Bruxism can also be a result of other medical conditions like ADHD, Autism, Trisomy 21, Major Depression, Fibromyalgia, OCD, and Parkinson’s Disease.
Bruxism & Certain Medications
Bruxism as a result of medications is called secondary bruxism. Often, the central nervous system stimulants, like the medications prescribed for ADHD, can impact the sleeping motor control of people taking these medications. Alcohol or recreational drugs can have a similar effect.
Symptoms of Bruxism
For awake bruxism, you might notice rough, swollen tissue on the inside of your mouth, where your teeth are effectively chewing your cheeks.
Your dentist can spot unusual wear and tear on the contact points of your teeth. If they seem more worn and chipped, then you might be tapping and grinding in your sleep (nocturnal bruxism).
You might experience pain from cracks and fractures forming in your teeth directly from a habit of clenching your teeth. Children whose adult teeth are intermixed with baby teeth might experience heavy tooth erosion because of the uneven bite they develop, even down to the pulp of the tooth!
Treatments for Bruxism
A doctor or dentist might have a variety of treatments in mind, ranging from stress management training to biofeedback, which involves conditioning the body to reshape its own unconscious habits. But the first line of defence often involves buffering the contact points in your bite.
Mouthguards & Nightguards
Nightguards are an excellent remedy for nocturnal bruxism since the dental appliance provides a buffer between the top teeth and bottom teeth while you grind teeth in your sleep.
Sports mouthguards are widely available at a very low cost, but the comfort level is typically low, and your brain has a tendency to treat a mouthguard with a looser fit as a foreign object. You might find you have trouble sleeping, and you’re likely to spit it out in your sleep.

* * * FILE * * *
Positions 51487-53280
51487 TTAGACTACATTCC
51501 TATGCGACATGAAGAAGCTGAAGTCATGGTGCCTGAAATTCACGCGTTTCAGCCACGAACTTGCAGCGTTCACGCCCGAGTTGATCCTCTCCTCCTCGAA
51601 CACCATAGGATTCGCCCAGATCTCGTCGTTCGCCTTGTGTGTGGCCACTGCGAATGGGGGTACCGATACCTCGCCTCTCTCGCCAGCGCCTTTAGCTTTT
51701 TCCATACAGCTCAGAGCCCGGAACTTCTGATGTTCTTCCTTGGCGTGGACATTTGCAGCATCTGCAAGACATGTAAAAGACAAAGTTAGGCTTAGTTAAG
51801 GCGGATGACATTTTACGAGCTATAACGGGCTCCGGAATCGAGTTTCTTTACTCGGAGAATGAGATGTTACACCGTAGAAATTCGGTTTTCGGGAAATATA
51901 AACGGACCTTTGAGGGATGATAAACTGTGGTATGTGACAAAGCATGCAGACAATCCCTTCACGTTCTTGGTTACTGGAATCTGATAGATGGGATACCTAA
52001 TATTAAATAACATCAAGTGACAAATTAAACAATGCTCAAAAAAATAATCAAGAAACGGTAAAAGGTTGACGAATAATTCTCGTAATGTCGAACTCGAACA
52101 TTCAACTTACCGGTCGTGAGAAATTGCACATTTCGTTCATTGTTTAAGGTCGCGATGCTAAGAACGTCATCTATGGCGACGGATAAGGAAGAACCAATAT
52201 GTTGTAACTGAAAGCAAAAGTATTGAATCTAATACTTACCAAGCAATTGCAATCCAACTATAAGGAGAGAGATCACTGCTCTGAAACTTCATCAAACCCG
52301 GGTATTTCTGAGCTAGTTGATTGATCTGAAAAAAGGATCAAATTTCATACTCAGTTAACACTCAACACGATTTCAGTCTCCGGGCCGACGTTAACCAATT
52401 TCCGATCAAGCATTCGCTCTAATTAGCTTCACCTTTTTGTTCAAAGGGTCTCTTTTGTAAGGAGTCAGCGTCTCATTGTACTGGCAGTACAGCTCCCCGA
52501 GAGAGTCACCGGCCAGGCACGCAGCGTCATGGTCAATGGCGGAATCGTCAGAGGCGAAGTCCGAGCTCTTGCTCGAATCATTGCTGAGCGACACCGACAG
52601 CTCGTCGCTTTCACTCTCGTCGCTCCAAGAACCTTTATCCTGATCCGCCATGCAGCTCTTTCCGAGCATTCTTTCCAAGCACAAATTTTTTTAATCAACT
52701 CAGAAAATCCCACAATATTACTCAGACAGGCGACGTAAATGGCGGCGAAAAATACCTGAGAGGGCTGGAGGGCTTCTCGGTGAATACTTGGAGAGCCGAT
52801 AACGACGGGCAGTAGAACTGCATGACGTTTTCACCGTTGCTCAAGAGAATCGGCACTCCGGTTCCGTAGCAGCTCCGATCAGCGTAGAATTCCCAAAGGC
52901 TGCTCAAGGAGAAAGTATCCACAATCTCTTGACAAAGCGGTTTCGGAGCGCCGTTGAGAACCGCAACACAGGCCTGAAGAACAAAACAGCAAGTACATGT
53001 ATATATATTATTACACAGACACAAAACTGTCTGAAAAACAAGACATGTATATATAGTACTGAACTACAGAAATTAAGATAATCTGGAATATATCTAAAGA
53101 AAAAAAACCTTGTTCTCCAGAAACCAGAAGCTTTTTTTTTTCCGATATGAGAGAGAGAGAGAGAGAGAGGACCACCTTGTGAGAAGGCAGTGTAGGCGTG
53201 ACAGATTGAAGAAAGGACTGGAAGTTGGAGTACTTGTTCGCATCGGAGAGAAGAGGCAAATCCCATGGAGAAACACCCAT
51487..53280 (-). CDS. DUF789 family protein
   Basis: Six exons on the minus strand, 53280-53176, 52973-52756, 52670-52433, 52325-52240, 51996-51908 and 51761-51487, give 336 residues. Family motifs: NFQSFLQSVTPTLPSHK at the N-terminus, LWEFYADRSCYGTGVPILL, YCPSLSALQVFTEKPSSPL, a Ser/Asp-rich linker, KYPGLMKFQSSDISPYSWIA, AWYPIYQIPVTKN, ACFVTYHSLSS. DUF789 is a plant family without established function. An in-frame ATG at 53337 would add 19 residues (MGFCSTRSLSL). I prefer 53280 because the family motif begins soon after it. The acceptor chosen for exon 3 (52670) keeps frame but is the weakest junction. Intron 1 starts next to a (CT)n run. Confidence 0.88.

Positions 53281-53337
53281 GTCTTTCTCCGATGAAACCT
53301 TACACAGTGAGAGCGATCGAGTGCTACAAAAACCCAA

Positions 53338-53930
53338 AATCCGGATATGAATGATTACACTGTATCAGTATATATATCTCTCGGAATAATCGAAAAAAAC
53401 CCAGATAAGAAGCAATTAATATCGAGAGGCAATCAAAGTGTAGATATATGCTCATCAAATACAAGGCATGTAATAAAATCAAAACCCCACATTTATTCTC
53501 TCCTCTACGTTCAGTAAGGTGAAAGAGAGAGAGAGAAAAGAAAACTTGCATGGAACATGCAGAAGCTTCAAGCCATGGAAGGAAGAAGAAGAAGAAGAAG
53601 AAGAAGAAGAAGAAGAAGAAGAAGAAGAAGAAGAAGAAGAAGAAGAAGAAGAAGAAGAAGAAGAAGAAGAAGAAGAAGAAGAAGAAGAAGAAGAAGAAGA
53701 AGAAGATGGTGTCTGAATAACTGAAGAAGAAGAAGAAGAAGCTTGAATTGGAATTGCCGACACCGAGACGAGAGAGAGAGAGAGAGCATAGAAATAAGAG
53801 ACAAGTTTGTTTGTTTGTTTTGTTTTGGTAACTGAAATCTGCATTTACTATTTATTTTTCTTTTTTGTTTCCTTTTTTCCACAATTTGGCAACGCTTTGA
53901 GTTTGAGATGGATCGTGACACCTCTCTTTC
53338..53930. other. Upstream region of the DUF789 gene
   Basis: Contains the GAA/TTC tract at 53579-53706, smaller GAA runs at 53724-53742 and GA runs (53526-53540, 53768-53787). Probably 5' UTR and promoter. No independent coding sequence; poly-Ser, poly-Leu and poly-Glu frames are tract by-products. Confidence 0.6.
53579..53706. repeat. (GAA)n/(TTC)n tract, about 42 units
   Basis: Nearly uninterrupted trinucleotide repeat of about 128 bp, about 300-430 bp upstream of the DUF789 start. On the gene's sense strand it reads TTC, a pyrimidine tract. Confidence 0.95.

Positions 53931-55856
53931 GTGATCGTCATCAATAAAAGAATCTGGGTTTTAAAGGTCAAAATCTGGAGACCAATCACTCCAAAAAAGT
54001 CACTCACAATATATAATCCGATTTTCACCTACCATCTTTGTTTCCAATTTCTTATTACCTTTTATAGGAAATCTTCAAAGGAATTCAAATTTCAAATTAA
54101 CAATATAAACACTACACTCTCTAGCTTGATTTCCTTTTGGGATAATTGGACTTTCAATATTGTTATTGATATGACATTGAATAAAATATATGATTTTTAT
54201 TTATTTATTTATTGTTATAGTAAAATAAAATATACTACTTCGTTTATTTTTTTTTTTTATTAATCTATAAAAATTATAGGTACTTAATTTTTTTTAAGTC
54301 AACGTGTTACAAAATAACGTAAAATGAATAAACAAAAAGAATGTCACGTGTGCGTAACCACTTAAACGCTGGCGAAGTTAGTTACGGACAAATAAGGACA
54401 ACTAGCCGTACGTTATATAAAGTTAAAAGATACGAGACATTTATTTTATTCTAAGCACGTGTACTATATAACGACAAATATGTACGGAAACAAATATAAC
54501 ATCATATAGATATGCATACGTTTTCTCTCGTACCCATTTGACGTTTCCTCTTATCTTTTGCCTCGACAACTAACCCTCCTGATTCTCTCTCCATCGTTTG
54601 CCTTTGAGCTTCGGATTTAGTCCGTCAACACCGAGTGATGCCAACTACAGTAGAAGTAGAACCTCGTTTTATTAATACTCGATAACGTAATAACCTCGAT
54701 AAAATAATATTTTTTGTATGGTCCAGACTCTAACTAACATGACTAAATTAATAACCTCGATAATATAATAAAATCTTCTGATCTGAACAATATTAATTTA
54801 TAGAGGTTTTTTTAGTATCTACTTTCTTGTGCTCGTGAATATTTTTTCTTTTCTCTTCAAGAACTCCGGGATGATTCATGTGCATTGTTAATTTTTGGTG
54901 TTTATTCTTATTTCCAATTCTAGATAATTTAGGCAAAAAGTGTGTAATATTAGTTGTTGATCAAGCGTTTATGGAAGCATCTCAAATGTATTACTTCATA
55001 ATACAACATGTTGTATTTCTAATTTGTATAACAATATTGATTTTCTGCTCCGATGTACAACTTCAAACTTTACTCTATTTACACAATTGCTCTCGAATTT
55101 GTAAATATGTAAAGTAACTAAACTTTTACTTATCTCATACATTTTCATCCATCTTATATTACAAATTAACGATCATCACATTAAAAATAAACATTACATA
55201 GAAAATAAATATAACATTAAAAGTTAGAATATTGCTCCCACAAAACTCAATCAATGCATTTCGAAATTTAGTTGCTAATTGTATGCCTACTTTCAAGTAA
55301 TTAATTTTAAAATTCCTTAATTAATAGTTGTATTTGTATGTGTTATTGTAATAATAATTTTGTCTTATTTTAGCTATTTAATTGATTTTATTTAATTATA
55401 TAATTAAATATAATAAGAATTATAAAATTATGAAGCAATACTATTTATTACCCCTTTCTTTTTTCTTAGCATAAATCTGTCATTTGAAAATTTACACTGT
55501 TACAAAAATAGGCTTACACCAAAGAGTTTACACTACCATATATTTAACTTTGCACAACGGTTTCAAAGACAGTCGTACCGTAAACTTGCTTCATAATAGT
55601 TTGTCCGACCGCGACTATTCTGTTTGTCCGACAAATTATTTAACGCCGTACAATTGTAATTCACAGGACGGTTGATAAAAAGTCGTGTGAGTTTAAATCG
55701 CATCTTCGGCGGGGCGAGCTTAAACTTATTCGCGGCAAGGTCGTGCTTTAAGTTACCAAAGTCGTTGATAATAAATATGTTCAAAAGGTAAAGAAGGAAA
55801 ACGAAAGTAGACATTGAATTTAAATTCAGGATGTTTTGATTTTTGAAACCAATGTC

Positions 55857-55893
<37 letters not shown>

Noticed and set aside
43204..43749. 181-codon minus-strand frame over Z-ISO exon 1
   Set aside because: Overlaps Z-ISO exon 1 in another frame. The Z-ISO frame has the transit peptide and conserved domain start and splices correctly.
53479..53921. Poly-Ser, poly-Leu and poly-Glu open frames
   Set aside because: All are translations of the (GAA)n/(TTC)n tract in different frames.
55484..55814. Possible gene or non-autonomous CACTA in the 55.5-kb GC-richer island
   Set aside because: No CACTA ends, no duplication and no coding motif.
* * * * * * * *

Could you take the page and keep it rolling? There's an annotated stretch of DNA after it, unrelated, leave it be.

Your dentist will be able to provide you with a custom nightguard made specifically to fit your mouth. The custom fit makes for more effective protection and undisturbed sleep.
Why do some people grind their teeth while they sleep?
As mentioned, your family history can hugely impact your risk factor for nocturnal bruxism. But many other factors, including personality and stress levels, can influence the incidence and severity of bruxism.
How do I know if I grind my teeth in my sleep?
You might know from experience, being woken up from your sleep by the gnashing of your own teeth. Many domestic partners notice bruxism in their partner’s sleep. Also, a dentist can spot unusual wear, chips, and cracks, so make sure you get regular cleanings and ask about it. There is a significant crossover between bruxism and TMD. Many people with bruxism develop TMD (also known as TMJ) which can lead to a variety of jaw problems and jaw pain
Is grinding your teeth bad?
Grinding your teeth puts unnecessary wear on the enamel layer, which is critical for protecting the soft and vulnerable layers of the tooth from acidic foods, saliva, and everyday wear and tear.
Can bruxism cause headaches?
Bruxism can cause headaches if the condition goes untreated, and can lead to TMD, a condition advancing from bruxism, resulting in further problems like headaches and jaw pain.
What to Do About Bruxism
Because bruxism, diurnal or nocturnal, can have multiple underlying causes, it’s best to talk to your dentist if you have any concerns. Your dentist will be able to evaluate your bruxism and recommend the appropriate treatment.